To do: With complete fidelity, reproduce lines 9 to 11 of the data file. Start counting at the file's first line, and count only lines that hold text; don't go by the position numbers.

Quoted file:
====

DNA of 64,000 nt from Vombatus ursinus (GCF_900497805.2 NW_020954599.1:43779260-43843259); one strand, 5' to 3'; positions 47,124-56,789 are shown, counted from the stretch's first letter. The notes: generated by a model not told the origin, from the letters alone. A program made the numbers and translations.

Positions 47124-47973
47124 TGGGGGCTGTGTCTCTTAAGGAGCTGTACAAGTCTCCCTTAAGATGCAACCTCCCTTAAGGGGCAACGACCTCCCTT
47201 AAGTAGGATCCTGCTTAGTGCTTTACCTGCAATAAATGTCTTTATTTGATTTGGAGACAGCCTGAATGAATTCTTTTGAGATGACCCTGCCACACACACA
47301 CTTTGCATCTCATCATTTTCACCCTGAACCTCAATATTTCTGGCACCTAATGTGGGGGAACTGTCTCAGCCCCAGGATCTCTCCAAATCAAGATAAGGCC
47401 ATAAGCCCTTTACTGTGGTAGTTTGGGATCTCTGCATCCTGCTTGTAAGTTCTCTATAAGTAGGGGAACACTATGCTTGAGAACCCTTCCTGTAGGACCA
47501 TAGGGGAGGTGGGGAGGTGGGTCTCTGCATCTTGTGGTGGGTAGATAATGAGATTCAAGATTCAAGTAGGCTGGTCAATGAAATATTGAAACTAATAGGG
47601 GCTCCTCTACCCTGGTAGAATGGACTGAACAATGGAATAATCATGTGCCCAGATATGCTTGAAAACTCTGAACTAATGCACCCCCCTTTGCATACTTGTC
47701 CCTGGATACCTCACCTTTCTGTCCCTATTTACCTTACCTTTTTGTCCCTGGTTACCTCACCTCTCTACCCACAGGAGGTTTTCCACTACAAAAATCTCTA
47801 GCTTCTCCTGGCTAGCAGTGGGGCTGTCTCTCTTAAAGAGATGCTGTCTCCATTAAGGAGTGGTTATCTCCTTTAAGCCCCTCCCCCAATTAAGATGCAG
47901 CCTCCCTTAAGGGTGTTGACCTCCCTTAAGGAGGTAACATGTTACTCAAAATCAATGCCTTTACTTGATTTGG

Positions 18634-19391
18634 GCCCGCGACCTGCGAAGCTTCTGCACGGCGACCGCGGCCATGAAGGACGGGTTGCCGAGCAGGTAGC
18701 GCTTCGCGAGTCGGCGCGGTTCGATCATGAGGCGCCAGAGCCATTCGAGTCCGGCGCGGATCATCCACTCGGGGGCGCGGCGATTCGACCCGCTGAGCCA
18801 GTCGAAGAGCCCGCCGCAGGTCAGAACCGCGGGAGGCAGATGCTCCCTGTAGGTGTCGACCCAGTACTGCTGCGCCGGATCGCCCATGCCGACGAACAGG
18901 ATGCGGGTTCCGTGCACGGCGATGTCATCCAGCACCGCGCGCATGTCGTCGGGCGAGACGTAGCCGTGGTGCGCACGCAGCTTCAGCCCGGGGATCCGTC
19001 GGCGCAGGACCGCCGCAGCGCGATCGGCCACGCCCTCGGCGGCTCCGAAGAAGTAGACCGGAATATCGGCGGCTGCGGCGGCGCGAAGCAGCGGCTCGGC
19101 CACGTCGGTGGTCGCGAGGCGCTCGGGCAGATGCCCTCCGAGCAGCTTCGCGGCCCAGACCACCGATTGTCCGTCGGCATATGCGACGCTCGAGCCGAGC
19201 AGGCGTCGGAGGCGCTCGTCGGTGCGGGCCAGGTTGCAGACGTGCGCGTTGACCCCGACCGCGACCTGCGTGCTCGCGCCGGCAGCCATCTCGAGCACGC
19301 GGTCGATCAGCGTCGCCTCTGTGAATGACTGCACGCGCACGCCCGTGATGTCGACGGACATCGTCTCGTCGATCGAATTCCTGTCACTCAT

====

47701 CCTGGATACCTCACCTTTCTGTCCCTATTTACCTTACCTTTTTGTCCCTGGTTACCTCACCTCTCTACCCACAGGAGGTTTTCCACTACAAAAATCTCTA
47801 GCTTCTCCTGGCTAGCAGTGGGGCTGTCTCTCTTAAAGAGATGCTGTCTCCATTAAGGAGTGGTTATCTCCTTTAAGCCCCTCCCCCAATTAAGATGCAG
47901 CCTCCCTTAAGGGTGTTGACCTCCCTTAAGGAGGTAACATGTTACTCAAAATCAATGCCTTTACTTGATTTGG